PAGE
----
Originally Posted by DefQon
Did you read my post? I never stated going from one CIEM to a higher end model was going to provide any difference, Muppetface mentioned if CIEM's provided any benefit at all for live/onstage performers and I said for stage monitoring and isolation it has a huge contributing advantageous factor. WHERE did you get the impression that I said that going from lower model CIEM to a higher end CIEM provides extra performance?
Hi all - Mike here. I'm the music super for Ultimate Ears and I just accidentally found this thread and figured I'd hop in and clarify a few things about CIEM's and musicians. So there is no easy way to address this subject but it boils down like this. For musicians, the better the sound, the better the performance. They are constantly searching for something marginally better. A truer tone. A better feel. A bigger sound. We didn't start adding more armatures just to add more armatures. We added more speakers so that we could do more with the sound signature. The musicians' needs for bigger sound drove this industry. All of the CIEMS were created to address real touring needs. This is a great case of necessity being the mother of invention. Remember, CIEMS were invented for performers as tools - as productivity enhancing tools. So a different configuaration, a different tuning, an additional armature - whatever it is that gives a bit more depth or life to the sound - that is huge. Or at least in theory. But the reality is that musicians are just like us - they don't like change and they get used to their "favorite shoes" - the monitors that they've already been using and that they are comfortable with. Newer isn't always better - at least from a psycoacustic perspective. Just because the 18 has a lot of speakers doesn't mean that it has the sound signature that a particular musician has grown acustomed to. This is my long winded way of saying that there is no overarching scenario - it is a case by case basis every time. But by having a flavor of mixes, all of us are able to better meet the needs of particular musicians. That being said, many musicians also buy based on price. They're real people just like you and I and of course that is a factor. It all depends. In my experience, people buy what they can afford and what they know.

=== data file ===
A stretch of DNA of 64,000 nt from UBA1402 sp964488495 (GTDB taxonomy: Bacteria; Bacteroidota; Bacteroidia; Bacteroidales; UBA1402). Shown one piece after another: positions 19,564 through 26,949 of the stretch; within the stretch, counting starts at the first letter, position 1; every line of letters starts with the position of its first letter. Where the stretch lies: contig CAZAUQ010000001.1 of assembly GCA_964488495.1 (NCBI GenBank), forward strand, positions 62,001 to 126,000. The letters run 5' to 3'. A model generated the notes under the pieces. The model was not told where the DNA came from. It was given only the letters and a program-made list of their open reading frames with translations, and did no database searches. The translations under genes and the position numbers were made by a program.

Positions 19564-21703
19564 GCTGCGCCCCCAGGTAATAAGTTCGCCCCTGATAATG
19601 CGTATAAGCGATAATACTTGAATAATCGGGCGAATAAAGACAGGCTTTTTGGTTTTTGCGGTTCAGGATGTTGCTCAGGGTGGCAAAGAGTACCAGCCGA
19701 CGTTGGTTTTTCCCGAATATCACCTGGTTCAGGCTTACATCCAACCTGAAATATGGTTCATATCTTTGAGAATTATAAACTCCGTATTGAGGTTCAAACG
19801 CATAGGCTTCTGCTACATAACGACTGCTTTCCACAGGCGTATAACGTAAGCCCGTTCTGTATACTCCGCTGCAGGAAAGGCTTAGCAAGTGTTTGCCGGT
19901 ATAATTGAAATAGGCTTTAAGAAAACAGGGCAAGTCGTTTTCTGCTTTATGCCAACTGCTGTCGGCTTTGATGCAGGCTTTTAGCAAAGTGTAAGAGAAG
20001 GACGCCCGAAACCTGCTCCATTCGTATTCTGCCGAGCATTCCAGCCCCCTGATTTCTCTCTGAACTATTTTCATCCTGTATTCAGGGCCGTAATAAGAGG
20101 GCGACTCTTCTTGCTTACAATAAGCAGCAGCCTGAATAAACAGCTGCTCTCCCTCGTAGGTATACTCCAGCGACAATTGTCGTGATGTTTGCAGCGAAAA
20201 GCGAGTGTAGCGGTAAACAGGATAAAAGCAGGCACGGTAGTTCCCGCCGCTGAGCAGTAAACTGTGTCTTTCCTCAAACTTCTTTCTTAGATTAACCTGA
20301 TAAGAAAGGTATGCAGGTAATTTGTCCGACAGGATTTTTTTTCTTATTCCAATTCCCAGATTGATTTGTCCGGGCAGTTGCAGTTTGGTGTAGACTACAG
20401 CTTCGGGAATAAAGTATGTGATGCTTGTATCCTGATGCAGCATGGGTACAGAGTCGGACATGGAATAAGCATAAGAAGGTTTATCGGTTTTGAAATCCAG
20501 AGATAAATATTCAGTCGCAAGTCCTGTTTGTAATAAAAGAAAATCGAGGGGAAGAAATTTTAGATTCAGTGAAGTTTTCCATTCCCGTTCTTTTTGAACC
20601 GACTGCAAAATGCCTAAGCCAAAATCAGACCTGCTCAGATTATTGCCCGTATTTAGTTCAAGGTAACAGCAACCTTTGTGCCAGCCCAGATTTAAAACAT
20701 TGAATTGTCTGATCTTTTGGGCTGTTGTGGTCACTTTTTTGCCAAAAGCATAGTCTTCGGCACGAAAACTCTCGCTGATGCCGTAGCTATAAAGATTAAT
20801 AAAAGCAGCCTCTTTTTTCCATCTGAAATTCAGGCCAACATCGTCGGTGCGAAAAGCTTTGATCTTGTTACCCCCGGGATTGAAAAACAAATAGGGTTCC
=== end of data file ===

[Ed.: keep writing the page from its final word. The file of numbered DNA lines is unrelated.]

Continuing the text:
I guess the biggest upside of my contribution here is to state that there are many more similarities between consumers and musicians than you might think. We're all looking for the same thing. Great sound at an affordable price. And we're all willing to pay a premium for additional sound output.
Does that make sense? Actually - I think that all of you on this thread might like my microsite for UE that I run called UE University. This talks about IEM's and wireless set ups from an engineer's perspective. There are some good interviews with monitor engineers and tour managers about how and why they pick in-ears and there are some entertaining posts about the more musically technical aspects as well.
I'm happy to keep talking or to answer anymore questions. Just let me know. Things aren't as cut and dry as they might seem.